Ikram Sehgal |
India’s newly annunciated “Joint Armed Forces Doctrine” envisaging force projection beyond its borders mandates that the three services, Army, Navy, and Air Force, will fight as an integrated force. Calling for cooperation and inter-operability of goals, services, techniques, command structure and logistics as opposed to fighting independently of each other, the Doctrine spells out combatting transnational threats and internal threats (including left-wing extremism in various parts of the country), etc by improving inter-service coordination.
Elaborating “Internal threats” as “Islamic Fundamentalism” in Indian-Held Kashmir, the Doctrine fails to mention the horrible atrocities unleashed by the Indian Army.
Conducting an all-out Hybrid War, the tools used by RAW against India’s neighbors during peacetime include Social Media, Politico-Military Relations, Institution of Deterrence and Prevention, Technology, etc, have now been officially codified. RAW’s honey-trap inroads into our print and electronic media exploiting character weaknesses are truly amazing.
Read more: RAW fuels terrorists, Pakistan stays strong: Modi’s new strategies?
Elaborating “Internal threats” as “Islamic Fundamentalism” in Indian-Held Kashmir, the Doctrine fails to mention the horrible atrocities unleashed by the Indian Army. The Naxalites are a daunting challenge affecting morale and economic development as many as 75 (out of India’s 707) districts through a wide swath of Central India. Aspiring to be a world power exercising regional hegemony while playing up Pakistan as the “ground zero” of terrorism, India exports “state terrorism”, Kulbhushan Jadhav-style, in neighboring countries while failing to effectively combat Naxalite terrorism within its own borders because of lack of a coherent strategy. What about the continuing low-intensity insurgencies in many states in Mizoram, Manipur, Nagaland, Bodoland, Assam etc?
The language spells out possible retaliation against whoever is in “possession of the Weapons of Mass Destruction (WMDs).” One guess who do you think they mean? Formalized as India’s retaliatory tactics against “terror provocations”, the scope of “surgical strikes” has neither been defined nor clarified. Claim to conduct “surgical attacks” last Sep on “terrorist bases” across the Line of Control (LOC) in Azad Kashmir was mere Bollywood-style fabrication force-multiplied out of proportion by a bellicose Indian electronic media.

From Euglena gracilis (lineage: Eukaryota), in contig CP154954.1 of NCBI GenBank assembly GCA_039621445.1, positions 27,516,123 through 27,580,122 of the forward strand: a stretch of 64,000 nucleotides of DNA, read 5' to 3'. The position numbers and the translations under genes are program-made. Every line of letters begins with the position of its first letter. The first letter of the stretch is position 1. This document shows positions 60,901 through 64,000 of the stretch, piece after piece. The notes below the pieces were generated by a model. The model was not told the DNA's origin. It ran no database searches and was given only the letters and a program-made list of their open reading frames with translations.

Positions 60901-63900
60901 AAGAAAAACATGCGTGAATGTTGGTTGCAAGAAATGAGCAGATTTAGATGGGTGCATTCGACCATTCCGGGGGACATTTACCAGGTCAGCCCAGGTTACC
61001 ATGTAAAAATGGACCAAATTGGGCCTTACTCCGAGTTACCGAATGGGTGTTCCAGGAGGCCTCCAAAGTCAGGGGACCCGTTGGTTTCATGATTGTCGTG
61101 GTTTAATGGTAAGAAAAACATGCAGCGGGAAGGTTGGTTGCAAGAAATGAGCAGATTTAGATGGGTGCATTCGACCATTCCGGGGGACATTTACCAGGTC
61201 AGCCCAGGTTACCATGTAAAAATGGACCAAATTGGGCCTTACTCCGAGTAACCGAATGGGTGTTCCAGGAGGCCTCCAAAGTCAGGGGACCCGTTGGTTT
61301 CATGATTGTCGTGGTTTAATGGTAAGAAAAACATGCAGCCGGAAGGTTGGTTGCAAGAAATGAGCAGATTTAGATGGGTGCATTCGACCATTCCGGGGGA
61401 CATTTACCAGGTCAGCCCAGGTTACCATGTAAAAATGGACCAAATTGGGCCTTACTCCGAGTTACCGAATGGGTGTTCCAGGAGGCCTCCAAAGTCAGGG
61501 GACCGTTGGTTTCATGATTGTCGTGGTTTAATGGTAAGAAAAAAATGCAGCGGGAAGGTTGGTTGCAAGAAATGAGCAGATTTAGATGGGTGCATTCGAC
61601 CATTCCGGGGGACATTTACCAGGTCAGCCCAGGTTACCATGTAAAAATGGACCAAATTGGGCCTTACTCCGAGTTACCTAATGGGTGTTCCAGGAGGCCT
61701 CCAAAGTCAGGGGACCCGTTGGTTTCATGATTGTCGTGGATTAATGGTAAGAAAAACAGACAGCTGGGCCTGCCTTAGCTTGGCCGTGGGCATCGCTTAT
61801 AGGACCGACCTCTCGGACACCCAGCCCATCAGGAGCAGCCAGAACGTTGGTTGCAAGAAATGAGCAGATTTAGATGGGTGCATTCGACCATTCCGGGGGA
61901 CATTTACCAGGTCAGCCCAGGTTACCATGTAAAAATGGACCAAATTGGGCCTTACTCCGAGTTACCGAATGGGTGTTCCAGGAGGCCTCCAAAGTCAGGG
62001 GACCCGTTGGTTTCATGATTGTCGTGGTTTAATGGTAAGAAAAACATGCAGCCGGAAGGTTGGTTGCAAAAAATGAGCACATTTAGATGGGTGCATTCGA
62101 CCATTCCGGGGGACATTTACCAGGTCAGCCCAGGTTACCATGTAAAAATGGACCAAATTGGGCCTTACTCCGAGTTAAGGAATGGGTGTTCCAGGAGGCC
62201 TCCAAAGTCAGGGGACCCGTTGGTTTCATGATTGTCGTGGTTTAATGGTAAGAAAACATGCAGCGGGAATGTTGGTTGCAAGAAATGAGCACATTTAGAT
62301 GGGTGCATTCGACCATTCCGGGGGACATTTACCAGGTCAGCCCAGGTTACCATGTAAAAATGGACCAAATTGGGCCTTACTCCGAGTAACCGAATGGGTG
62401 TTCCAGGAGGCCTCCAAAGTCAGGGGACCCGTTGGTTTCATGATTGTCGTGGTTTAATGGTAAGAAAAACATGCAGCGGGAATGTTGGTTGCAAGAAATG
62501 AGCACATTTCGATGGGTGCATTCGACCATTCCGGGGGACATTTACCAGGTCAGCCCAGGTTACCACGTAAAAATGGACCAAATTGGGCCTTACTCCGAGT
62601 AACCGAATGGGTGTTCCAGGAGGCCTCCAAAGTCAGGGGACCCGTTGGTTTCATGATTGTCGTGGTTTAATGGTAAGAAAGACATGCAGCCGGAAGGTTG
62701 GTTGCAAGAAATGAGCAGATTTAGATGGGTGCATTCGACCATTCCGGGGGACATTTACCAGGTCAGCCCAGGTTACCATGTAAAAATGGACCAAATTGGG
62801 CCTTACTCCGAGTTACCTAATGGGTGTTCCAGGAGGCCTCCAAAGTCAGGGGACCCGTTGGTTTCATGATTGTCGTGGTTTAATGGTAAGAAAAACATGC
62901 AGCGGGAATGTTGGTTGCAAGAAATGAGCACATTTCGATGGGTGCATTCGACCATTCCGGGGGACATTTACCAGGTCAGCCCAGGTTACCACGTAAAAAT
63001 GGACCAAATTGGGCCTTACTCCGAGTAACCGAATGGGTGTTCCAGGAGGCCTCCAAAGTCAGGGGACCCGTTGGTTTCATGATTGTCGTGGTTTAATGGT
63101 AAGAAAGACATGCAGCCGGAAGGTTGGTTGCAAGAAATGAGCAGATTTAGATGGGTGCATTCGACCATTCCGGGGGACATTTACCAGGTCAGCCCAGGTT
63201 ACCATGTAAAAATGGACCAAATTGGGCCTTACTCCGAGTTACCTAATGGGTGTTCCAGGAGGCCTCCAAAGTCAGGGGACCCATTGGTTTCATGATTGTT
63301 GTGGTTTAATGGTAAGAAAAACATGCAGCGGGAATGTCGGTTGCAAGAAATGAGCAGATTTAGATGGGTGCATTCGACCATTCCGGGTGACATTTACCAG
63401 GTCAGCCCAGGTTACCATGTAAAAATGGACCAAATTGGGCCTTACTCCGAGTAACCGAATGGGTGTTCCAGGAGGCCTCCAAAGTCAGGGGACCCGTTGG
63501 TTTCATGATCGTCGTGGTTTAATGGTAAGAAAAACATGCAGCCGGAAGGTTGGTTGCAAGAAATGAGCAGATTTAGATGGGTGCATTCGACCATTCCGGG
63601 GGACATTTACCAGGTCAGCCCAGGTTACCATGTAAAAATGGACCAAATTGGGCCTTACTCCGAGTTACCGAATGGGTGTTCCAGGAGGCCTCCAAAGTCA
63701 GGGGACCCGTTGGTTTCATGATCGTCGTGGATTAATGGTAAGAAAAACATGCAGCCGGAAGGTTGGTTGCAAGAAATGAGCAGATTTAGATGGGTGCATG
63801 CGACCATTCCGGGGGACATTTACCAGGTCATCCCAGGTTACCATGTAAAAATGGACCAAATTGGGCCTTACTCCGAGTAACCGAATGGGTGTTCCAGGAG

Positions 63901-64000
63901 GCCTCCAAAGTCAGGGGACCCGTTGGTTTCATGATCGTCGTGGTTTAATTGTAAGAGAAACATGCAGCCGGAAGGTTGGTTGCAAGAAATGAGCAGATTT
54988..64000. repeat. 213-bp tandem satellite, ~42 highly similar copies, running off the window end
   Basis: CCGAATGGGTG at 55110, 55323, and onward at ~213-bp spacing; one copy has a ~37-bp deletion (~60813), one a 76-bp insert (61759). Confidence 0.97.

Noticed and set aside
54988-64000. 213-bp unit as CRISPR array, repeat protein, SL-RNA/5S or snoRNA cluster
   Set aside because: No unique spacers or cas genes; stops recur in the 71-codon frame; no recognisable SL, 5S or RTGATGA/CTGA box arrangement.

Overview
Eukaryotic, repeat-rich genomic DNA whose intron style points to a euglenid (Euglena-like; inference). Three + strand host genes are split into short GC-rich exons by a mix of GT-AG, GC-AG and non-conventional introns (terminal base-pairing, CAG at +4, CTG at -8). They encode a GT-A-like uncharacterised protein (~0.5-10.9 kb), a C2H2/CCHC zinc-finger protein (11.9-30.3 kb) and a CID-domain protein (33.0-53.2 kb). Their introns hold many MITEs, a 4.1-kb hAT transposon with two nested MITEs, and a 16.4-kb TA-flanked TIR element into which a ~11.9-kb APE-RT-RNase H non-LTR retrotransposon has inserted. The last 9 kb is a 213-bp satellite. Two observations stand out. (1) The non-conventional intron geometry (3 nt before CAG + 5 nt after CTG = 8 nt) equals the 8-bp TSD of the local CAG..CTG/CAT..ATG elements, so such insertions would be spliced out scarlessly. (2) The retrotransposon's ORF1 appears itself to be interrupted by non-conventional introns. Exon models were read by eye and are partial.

The recently created South Western Command (SWC) and the shifting of armored forces to this sector gives wide spaces in the desert for maneuver. The Doctrine refers to “Air landed” combat forces in conjunction with transferring a large number of helicopters into SWC area to achieve simultaneity of force application to gain a foothold across obstacles, this should be a cause for concern for Pakistan. To supplement our conventional forces, our tactical nuclear weapons must be deployed judiciously to counter this threat.
Response of Indian Media
“There is no jointness to speak of on the ground, so to produce a Doctrine is meaningless.”
– Admiral Arun Prakash
Contrary to the spate of jingoistic jargon by the Indian media, Indian military analysts, writers and retired uniformed personnel have been scathingly critical of the “Joint Doctrine” calling it “unprofessional and meaningless.” On May 7, in “India Today,” noted analyst Bharat Karnad called it an ‘unsophisticated, college sophomore-level paper’…… “taken in toto though, this paper is a lot of thin air masquerading as “Joint Doctrine”. Bharat Karnad further complained in another article, “Have railed in all my writings for some 30 years now about the wrong threat perceptions animating the Indian military, when one gets so basic a thing wrong, why can the Armed Forces get it right? Anyway, here’s proof, albeit indirect, about just which threat our military is preoccupied with — Pakistan. In a section entitled “Strategic environment scan”, the document speaks of “the requirement to safeguard our territorial integrity” owing to the “disputed borders” and lists the Line of Control (LOC) in the west first, not the Line of Actual Control (LAC) between Indian and Chinese-controlled territory where the threat is scarier” unquote.